**2. Traveling Wave Solution of the Main Problem**

We consider the equation

*∂u*

*∂t* *∂*^{2}*ϕu*

*∂x*^{2} *,* in*R*^{2} 2.1

with following initial

*ux,*0 *u*_{0}x 0, in*I* 0,∞ 2.2

and boundary

*u0, t u*_{1}t *μ*_{0}*t*^{n}*,* *t >*0 2.3

conditions, where *R*^{2} *I* ×0, T. Here, *μ*_{0} and *n* are real known constants. In order to
study the properties of the exact solution of the problem2.1–2.3for the sake of simplicity
the case *ϕu * *u** ^{σ}* is considered. It is clear that the function

*ϕu*satisfies the following conditions:

i*ϕu*∈*C*^{2}R^{2},

ii*ϕ*^{}u≥0, for*u*≥0 and*σ*≥2,

iiifor*σ*≥2,*ϕ*^{}uhave alternative signs on the domain when*ux, t/*0.

It is easily shown that the problem2.1–2.3has the solution in the traveling wave form as

*ux, t *

⎧⎪

⎨

⎪⎩

*Dσ*−1
*σ*

_{1/σ−1}

Dt−*x*^{1/σ−1}*,* 0*< x < Dt,*

0, *x*≥*Dt.*

2.4

Via simple calculation we get the following:

1the function*ux, t*and*wx, t *−∂u* ^{σ}*x, t/∂x

*Dux, t*are continuous in

*D*

*{x, t|0≤*

_{t}*x*≤

*Dt,*0≤

*t*≤

*T}, butu*

*t*and

*u*

*x*do not exist when

*σ >*2;

2when*σ*2,*u**t*and*u**x*are finite;

3for 1*< σ <*3/2, all derivatives*u** _{t}*,

*u*

*, and*

_{x}*u*

*exist;*

_{xx}4for 3/2*< σ <*2 the*u** _{t}*and

*u*

*exist, but*

_{x}*u*

*does not exist.*

_{xx}Therefore when*σ >*2, we must only consider the weak solution for the problem2.1–

2.3. As it is seen from the formula2.4, when*n*1/σ−1, the solution is equal to zero at
*x* *t Dt. Here,D* ±

σ/σ−1μ^{σ−1}_{0} is the speed of the front of the traveling wave
and

*ut, t *0. 2.5

Taking into account2.5, we get
*dx*

*dt* −*∂u/∂t*

*∂u/∂x* *D∂ux, t/∂x*

*∂u/∂x* *D.* 2.6

It is clear that when*u*0,2.1degenerates to the first-order equation. The weak solution is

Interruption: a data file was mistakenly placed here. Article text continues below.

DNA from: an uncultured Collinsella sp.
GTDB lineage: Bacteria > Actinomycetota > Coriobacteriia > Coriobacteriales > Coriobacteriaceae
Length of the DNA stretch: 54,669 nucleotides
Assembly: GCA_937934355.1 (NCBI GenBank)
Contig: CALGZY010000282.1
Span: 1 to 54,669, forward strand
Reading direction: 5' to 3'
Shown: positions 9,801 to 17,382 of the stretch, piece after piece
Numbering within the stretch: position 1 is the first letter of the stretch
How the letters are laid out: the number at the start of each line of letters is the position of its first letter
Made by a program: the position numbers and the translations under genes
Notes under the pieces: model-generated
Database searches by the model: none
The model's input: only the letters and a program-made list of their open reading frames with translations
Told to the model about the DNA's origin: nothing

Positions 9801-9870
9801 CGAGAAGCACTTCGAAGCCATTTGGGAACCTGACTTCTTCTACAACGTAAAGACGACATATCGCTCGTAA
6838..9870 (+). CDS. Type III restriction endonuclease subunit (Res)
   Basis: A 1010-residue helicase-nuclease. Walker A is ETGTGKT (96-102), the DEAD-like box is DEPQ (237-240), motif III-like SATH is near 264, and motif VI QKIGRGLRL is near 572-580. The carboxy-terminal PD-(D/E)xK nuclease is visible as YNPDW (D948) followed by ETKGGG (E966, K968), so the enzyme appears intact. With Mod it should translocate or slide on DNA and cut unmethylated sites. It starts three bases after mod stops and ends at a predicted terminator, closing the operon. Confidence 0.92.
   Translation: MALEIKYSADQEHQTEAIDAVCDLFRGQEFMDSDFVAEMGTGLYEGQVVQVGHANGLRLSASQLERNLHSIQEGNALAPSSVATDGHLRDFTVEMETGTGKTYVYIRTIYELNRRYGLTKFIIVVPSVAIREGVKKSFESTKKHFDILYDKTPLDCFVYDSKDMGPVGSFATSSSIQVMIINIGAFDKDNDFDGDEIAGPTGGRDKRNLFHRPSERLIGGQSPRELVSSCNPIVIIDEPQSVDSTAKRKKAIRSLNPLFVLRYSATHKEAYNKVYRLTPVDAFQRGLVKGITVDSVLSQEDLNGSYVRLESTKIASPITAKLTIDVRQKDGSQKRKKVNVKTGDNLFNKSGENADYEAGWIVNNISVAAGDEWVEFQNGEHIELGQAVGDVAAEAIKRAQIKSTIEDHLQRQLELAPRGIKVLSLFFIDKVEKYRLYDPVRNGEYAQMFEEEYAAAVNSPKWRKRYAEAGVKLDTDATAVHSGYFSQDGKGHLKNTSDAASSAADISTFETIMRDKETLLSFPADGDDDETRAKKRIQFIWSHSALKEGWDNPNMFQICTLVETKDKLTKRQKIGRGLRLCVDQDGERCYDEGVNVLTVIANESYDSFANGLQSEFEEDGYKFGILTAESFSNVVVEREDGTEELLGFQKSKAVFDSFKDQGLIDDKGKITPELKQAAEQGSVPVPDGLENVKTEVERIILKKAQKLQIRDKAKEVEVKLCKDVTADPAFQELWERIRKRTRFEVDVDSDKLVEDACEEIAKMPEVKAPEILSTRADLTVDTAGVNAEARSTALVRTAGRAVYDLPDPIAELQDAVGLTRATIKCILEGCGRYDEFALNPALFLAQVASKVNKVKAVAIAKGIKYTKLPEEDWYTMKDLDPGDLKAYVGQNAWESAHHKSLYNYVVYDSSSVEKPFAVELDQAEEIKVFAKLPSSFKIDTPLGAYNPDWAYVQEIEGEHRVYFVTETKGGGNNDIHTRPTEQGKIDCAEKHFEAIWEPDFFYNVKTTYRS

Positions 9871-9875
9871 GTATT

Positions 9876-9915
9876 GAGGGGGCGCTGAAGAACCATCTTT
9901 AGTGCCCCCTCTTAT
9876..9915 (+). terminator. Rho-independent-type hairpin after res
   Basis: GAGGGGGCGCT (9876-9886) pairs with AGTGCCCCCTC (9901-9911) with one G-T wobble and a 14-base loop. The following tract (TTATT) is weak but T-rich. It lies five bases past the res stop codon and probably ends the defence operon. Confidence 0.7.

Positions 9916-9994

defined as follows.

*Definition 2.1. A nonnegative function* *ux, t*which is satisfying the initial condition 2.2
and boundary conditions2.3and2.5is called a weak solution of the problem2.1–2.3,
and2.5, if the following integral relation

*D**t*

*ux, t∂fx, t*

*∂t* −*∂u** ^{σ}*x, t

*∂x*

*∂f*x, t

*∂x*

*dx dt*0 2.7

holds for every test functions*f*x, tfrom*C** ^{o}*1,1D

*t*and

*fx, T*0.

Because the function*ux, t*and*wx, t *−∂u* ^{σ}*x, t/∂xare continuous in the domain

*D*

*, the integral involving2.7exists in the Riemann sense.*

_{t}Now, we show that the solution defined by the formula 2.4 satisfies the integral
equality2.7; that is,*ux, t*is the weak solution of the problem2.1–2.3.

According to the definition of the weak solution, we can write

0 ^{T}

0
*Dt*
0

*ux, t∂fx, t*

*∂t* *Dux, t∂f*x, t

*∂x*

*dx dt*

^{T}

0
*Dt*
0

*ux, t∂f*x, t

*∂t* *dx dt* *D*

*T*
0

*Dt*
0

*ux, t∂fx, t*

*∂x* *dx dt.*

2.8

Changing the order of integration in the first integral and then applying the integration by
parts to the inner integrals of the first and second terms in the last expression with respect to
*t*and*x, respectively, we have*

*DT*
0

*T*
*x/D*

*ux, t∂fx, t*

*∂t* *dt dx* *D*

*T*
0

*Dt*
0

*ux, t∂fx, t*

*∂x* *dx dt*0. 2.9